Military Subjects: Virtual Battlefields


Strategic Situation

British Forces

French Forces

The Battle of Roliça

Conclusion

Views of the Battlefield

Roliça Today

How to Get There

Bibliography


The Battle of Roliça, Portugal: 17 August 1808

By Robert Burnham, FINS

The first action between British and French troops during the Peninsular War occurred near the little town of Roliça, Portugal. There, a badly outnumbered French force, was forced from two successive positions before retreating under pressure from the field.

The Strategic Situation

In June 1808, the British government received word of the Spanish uprising against the French. The British had a tradition of supporting the Portuguese and used the Spanish insurrection as an excuse to send an expeditionary force to Portugal. Their mission was to expel the French Army, under the command of General Junot, from Portugal. The initial British force would be under the command of a young general who had made his reputation in India: Sir Arthur Wellesly.

The first British troops landed at Mondego Bay on 1 August 1808 and 4 days later Wellesly had 13,000 troops ashore. The British were re-inforced with 2,000 Portuguese troops who were placed under the command of a British Officer: Colonel Nicholas Trant.After a week spent organizing his commissary, Wellesly began his march on Lisbon.

The French commander in Portugal, General Jean-Androche Junot, received word of the British landing and sent General Henri-François Delaborde to observe ". . . and, if possible, contain Wellesly, till Junot should have concentrated his whole field-army and be ready to fight." Delaborde advanced to Alcobaça, but could not find a suitable defensive position. He withdrew to Roliça, where he placed his force on a low hill just west of the town. About 2 kilometers to his rear was a ridgeline that ran east-west. There he waited for the British.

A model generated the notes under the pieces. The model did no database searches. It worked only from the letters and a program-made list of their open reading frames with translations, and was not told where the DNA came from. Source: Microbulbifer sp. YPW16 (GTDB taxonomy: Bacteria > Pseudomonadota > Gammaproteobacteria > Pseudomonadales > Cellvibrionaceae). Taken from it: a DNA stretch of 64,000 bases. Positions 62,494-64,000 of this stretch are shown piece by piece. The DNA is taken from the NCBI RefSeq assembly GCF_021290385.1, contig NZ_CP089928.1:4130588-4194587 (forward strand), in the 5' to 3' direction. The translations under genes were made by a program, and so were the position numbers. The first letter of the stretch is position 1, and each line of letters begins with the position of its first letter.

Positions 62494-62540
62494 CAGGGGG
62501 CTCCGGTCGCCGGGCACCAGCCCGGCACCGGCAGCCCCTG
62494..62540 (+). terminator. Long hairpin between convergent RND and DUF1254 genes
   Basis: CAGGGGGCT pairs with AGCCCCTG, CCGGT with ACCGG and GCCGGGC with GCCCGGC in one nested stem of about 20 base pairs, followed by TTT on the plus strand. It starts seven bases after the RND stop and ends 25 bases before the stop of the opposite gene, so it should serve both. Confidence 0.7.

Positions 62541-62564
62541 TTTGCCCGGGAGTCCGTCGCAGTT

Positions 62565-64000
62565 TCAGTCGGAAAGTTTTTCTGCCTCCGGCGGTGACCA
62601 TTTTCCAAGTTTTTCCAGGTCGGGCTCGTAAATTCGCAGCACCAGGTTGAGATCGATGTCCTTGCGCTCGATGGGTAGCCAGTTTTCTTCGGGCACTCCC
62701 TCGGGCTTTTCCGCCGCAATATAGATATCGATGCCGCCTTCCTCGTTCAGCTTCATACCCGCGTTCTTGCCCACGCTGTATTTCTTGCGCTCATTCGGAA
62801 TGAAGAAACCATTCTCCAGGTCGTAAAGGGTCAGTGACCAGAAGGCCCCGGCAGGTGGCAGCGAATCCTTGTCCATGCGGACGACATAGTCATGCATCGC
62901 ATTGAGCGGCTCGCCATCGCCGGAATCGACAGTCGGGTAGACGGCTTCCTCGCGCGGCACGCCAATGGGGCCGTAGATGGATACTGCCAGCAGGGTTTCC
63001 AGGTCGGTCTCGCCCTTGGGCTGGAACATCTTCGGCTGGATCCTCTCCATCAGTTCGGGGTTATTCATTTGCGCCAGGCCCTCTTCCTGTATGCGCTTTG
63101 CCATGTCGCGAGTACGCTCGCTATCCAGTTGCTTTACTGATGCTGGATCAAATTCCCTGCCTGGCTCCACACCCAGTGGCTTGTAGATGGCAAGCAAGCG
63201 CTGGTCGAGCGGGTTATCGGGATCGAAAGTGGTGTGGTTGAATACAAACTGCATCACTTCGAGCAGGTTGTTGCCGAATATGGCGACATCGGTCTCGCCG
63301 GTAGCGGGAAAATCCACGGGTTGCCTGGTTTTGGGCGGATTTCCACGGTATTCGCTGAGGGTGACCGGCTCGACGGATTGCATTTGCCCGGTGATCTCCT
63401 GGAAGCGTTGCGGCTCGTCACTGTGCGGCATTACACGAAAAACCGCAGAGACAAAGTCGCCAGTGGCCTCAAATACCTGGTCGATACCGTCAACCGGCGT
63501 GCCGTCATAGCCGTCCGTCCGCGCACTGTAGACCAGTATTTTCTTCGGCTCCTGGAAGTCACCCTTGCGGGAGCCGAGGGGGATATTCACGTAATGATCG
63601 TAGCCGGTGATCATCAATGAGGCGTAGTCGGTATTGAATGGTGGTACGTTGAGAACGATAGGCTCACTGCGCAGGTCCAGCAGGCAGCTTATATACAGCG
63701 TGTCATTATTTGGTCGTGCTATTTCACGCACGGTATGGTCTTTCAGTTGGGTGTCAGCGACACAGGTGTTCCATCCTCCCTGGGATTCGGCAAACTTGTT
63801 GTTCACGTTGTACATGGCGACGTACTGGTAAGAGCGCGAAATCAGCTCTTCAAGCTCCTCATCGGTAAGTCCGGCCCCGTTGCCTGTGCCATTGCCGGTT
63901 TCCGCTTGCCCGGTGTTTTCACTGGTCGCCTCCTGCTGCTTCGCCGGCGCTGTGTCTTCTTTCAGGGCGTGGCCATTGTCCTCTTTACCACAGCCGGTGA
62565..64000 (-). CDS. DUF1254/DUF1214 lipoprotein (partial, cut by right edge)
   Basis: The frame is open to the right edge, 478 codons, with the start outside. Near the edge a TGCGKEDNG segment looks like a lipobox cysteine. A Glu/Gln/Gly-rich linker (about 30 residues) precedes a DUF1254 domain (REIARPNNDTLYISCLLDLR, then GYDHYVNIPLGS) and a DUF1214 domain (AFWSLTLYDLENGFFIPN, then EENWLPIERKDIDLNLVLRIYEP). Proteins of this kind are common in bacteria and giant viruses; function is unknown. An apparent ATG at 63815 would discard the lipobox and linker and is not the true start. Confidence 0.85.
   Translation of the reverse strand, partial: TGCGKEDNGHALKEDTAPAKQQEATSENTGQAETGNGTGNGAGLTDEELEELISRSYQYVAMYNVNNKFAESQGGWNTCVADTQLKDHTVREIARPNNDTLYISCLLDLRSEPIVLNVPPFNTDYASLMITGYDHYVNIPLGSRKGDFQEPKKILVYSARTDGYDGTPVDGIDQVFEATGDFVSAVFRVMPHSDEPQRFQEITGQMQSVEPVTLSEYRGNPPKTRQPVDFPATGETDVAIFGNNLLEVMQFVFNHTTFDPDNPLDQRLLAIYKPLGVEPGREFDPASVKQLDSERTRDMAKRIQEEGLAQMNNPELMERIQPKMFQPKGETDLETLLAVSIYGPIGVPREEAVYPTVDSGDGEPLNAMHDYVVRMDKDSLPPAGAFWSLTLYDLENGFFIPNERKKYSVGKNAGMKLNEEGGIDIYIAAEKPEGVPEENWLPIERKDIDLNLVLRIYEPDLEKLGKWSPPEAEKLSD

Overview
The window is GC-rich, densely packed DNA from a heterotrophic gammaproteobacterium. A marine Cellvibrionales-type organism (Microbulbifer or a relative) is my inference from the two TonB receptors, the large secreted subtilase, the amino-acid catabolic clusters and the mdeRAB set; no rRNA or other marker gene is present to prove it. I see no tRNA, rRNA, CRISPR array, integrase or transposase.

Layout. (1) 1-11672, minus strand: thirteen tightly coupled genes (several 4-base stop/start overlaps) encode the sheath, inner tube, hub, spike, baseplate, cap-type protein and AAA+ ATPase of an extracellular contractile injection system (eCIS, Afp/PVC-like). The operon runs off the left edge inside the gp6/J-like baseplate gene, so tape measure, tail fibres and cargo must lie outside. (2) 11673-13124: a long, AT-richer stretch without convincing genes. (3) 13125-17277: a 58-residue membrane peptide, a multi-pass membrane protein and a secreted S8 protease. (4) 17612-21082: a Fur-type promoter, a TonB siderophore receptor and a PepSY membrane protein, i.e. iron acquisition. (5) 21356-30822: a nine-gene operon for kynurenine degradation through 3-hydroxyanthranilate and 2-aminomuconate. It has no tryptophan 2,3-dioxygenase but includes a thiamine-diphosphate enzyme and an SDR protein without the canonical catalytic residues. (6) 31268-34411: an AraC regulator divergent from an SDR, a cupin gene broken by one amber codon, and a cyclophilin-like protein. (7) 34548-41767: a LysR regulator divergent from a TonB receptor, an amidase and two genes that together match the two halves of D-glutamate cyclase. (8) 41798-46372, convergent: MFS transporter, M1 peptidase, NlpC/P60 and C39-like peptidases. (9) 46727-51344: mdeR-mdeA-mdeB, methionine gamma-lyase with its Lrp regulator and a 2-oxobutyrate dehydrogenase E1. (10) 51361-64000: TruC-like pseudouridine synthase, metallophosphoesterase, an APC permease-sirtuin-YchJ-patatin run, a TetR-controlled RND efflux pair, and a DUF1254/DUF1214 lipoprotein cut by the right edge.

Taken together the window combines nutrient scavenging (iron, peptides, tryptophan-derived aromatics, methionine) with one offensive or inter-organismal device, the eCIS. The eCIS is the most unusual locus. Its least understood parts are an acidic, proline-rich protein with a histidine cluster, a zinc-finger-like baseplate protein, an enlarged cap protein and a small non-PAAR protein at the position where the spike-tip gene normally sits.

The British Forces

The British force had about 15,000 men:

Commander: Sir Arthur Wellesly
1st Brigade: General Hill
5th Foot

9th Foot

38th Foot

2nd Brigade: General Ferguson

36th Foot

40th Foot

71st Highland Light Infantry

3rd Brigade: General Nightingale

29th Foot

82nd Foot

4th Brigade: General Bowes

6th Foot

32nd Foot

5th Brigade: General JamesCaitlin Craufurd

45th Foot

50th Foot

91st Foot

6th Brigade: General Fane

5th Battalion 60th Foot

2nd Battalion 95th Rifles

Trant's Portuguese Troops:

6th, 11th, & 12th Cavalry Regiments

12th, 21st, and 24th line Battalions

6th Caçadores

French Forces

The French force consisted of about 4,350 men:

Commander: General Delaborde
70th Ligne Regiment (2 Battalions)

1st Provisional Light Infantry:

1 battalion from the 2nd Légère Regiment

1 battalion from the 4th Légère Regiment

4th Swiss Regiment (1 Battalion)

26th Chasseurs (250 men)

1 Company of Artillery (5 guns)

 

The Battle of Roliça

Wellesly's planned to trap the French forces using a double envelopment. According to Charles Oman:

"On the right Colonel Trant, with three battalions of Portuguese infantry and fifty horse of the same nation, moved along the foot of the western range of heights, to turn the Roliça position by a wide circular movement. On the left General Ferguson, with his own brigade, that of Bowes, and six guns, struck over the hills to get round the eastern flank of the French. In the centre the remainder of the army -- four brigades of British infantry, 400 cavalry, half English and half Portuguese, with the battalion of Cazadores and twelve guns, advanced on a broad front in two lines. . . Hill's brigade formed the right, Fane's the left, Nightingale's the center, while Catlin Crawfurd's two battalions and the Cazadores acted as the reserve."

Map of the Battle of Roliça

Soon after the riflemen of Fane's brigade engaged the French skirmishers, General Delaborde gave the order to pull back to the heights two kilometers to their rear. The French retreated to the ridgeline without difficulty and easily avoided the trap that Wellesly tried to set. The British had to re-deploy for an attack on the French positions. Wellesly decided to use the same plan, with Ferguson and Trant turning the French flanks. Once they threatened the French, he would launch the attack on the center. Four gullies led up to the French position and each one would be assaulted by a different British regiment.